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Buying property? Spot these 5 red flags in "advice"

For many realtors, social media platforms are a means of marketing themselves. Unfortunately, they also become echo chambers for the same reason. Over the years, clients have asked me the same questions over and over again:

Does buying a unit from a new launch always make money?

Can the 17% ABSD really be recouped in no time?

Will the cheapest unit in a condo project suffice for investment?

To the untrained eye, advice like this may seem logical. But experienced folks in this line of work will tell you no absolute statements are true in this industry. In this article, we examine when the five most common hearsays might hold true and fall through.

Myth 1: “Buy a new launch, sure make money.”

This sounds like a no-brainer, especially since property in Singapore is known to appreciate, and there is indeed some truth to the statement. In the new launch’s vicinity, impending land sales will raise its value and consequently sales prices down the line. For districts that are low in supply and where new developments are few and far between, new launches could be all the more promising.

Timing matters as well. At the end of the day, property is a brick and mortar product. While it’s a piece of paper for investors, home hunters are looking for a liveable space and therefore place a premium on buying units which have been completed. Naturally, the former stands a chance at profiting from the transaction. Nevertheless, this premium is not an easy amount to stomach. Some may be put off by the expensive prices of new launches. If you present the same buyer with a completed product and a larger price tag, chances of a sale are pretty low. Should you scrap the idea then? Well, it depends. If you are buying and keeping it for a longer duration, from one cycle to the next, you can easily lease the unit out and cover your loan and interest with rental income. This helps you to save up while achieving your financial goal of buying a unit from a new launch.

Myth 2: “Past performance equals future results or profit.”

Data is only half the picture; experience and judgement is another. Past performance does not necessarily guarantee profit unless you are in the landed homes segment where locales are predictable, supply is finite, and new inventory is absent. This, however, is the exception to the rule.

In the condominium environment, a myriad of other factors can contribute to performance. It is convenient to sell the idea of profitability with upward trendlines, but it helps to clarify your representatives’ reasoning behind their predictions. What do they foresee in the next 5 to 7 years? Why do they think that? Difficult questions may put them in a spot, but doing so politely will help you discern between realtors who know the market from those who are defaulting to data to paint a peachy narrative.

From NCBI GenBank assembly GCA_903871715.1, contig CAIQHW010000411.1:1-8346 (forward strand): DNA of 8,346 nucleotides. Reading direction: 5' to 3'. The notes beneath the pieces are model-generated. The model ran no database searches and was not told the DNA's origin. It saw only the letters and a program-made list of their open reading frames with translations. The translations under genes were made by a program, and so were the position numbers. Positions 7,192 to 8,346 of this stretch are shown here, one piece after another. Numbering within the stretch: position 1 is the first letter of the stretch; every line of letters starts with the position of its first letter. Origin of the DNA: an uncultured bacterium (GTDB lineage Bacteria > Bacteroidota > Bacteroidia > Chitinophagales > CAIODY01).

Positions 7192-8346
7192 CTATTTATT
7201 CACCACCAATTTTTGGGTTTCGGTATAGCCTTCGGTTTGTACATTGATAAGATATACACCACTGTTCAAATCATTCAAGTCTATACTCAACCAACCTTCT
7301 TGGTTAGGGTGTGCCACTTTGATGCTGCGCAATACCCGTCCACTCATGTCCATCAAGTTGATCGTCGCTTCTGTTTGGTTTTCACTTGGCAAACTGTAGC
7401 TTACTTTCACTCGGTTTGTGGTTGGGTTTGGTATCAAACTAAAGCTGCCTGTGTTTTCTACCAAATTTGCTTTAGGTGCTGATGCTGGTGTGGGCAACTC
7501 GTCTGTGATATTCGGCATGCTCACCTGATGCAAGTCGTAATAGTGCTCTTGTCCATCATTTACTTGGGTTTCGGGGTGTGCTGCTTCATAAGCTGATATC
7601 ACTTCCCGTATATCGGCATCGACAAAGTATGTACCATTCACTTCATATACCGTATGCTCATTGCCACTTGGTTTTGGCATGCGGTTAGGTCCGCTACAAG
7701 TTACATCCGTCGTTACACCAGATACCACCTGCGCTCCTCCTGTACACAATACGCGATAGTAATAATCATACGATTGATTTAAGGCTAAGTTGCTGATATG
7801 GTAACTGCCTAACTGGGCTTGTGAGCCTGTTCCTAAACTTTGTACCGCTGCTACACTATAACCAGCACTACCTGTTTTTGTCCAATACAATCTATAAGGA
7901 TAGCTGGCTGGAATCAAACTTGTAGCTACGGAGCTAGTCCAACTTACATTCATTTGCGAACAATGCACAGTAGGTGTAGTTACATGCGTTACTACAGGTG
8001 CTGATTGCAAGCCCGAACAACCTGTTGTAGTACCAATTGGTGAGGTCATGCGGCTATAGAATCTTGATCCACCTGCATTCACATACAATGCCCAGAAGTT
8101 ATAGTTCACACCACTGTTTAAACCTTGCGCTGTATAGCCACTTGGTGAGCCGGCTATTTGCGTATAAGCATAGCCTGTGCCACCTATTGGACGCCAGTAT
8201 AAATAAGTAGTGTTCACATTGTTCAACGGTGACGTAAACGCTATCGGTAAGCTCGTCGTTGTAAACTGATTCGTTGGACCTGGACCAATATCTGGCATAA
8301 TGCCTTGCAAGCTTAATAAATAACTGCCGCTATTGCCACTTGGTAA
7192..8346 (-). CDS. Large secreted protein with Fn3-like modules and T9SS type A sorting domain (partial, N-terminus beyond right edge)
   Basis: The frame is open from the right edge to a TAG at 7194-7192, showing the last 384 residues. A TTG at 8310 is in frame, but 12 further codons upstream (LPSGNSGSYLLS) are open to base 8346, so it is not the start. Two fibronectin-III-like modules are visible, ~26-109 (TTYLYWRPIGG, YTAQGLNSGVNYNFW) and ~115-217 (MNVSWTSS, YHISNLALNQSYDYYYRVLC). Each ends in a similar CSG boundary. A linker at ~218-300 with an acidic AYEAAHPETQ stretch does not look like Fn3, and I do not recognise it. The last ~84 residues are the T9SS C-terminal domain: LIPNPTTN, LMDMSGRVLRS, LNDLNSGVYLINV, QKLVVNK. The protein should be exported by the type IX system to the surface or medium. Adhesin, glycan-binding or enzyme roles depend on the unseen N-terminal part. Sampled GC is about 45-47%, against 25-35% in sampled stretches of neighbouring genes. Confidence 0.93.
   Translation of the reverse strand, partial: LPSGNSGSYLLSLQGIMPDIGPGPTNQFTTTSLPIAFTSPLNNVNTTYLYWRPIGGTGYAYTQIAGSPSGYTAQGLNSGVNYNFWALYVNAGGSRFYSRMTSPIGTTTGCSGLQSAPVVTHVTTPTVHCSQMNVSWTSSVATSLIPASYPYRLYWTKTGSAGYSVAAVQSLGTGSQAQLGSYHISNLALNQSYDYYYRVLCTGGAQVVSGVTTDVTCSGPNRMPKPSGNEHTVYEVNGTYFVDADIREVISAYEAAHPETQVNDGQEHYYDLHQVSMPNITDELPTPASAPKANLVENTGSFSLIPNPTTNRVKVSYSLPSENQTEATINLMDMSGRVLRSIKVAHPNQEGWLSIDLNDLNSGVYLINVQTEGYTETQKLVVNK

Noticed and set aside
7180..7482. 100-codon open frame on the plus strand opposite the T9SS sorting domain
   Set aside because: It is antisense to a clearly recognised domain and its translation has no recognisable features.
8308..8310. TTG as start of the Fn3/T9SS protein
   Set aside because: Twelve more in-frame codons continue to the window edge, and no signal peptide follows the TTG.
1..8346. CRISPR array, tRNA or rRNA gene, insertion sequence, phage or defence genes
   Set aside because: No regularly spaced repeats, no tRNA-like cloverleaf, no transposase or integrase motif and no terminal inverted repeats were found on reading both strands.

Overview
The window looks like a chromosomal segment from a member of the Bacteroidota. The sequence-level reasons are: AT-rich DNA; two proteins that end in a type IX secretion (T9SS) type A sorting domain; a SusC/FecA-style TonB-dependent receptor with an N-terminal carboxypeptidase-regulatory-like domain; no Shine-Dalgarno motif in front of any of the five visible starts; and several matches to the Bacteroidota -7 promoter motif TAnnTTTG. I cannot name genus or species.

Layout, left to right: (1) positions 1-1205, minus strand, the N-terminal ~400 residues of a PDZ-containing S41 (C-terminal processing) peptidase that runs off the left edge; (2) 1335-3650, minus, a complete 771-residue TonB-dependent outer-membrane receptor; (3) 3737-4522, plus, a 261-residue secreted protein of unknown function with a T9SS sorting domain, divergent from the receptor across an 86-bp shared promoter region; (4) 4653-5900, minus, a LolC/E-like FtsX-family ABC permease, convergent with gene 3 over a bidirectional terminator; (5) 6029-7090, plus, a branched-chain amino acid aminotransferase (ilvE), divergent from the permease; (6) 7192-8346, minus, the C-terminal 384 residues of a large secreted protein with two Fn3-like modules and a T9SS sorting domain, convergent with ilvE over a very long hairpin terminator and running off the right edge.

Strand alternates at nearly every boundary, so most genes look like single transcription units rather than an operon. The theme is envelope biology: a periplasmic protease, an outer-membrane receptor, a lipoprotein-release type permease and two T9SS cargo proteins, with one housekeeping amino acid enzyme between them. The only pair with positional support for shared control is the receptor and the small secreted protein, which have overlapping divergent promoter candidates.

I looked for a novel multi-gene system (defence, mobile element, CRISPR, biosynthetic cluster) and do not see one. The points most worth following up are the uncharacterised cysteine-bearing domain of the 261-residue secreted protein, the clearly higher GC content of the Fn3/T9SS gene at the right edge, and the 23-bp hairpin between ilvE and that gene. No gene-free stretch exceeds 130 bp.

Not all “crystal-balling” should be taken at face value in this trade, and realtors with legitimate experience and judgement are better placed to help you mitigate potential risk.

Myth 3: “Buy the cheapest condo unit for investment.”

This statement sounds logical for buyers who are looking to invest, but it does not consider the preferences of future buyers. The fact of the matter is that they rarely share the same thought process as sellers, and doing so might well shrink the pool of potential buyers.

It also matters who buys from you. If the prospective buyer is purchasing your unit for their own stay, a location that faces the bin centre directly or is too close to the neighbours for comfort could end up being a deal breaker. So don’t just buy the cheapest unit and close the case. Rather, buy one that is relatively cheap but still addresses the basic wishlist of potential buyers. These criteria will be your bargaining chips for price and value down the line and are certainly worth putting thought into.

Myth 4: “ABSD can be recouped quickly.”

ABSD, or Additional Buyer’s Stamp Duty, is a burden we undertake as a last resort. But a solid realtor will be able to advise workarounds. For instance, if you’re buying property with your spouse, you could decouple and buy over each other’s share to mitigate this. Don’t get us wrong—this has nothing to do with tax evasion. Perhaps when you bought your first home, ABSD hadn’t come into the picture. Or maybe you were simply unaware. Now that you’re ready to buy a second home, is paying and recouped ABSD your only option? Get a second or third opinion to determine if ABSD is absolutely unavoidable.

Myth 5: “Fixed rate loans are your best bet.”

When it comes to decisions between fixed or variable interest rates, there’s no definitive best way. Seasoned analysts, brokers, and financial advisors will tell you that much. Instead, it depends on your personal preference, risk appetite, and comfort with ambiguity in the interest rate environment.

Say, the fixed rate today is 2.7-3%. If you were to take a 3-month SORA (Singapore Overnight Rate Average) package with a spread of 1.25%, you’ll be looking at 2.25% as your going interest rate. What happens if the feds decide to hold off the rate hikes and do the exact opposite? Having taken a fixed rate, you would be locked in to 2.25% and stuck with it for two years. If your interest rate package allows for conversion, this can be mitigated. But if it doesn’t, you would wish you had this conversation with your mortgage banker from the start.

Don’t take property advice at face value

Hindsight is always 20/20, but buyer’s remorse can be avoided with proper due diligence ahead of time. Again, it’s wiser to be preemptive than reactive. Journeying with an experienced realtor helps you to analyse your next move, whether it be a mortgage loan or choice of unit, from all perspectives possible. Reach out to me (Harvey Chia) at 9199 9141 for a non-obligatory chat.


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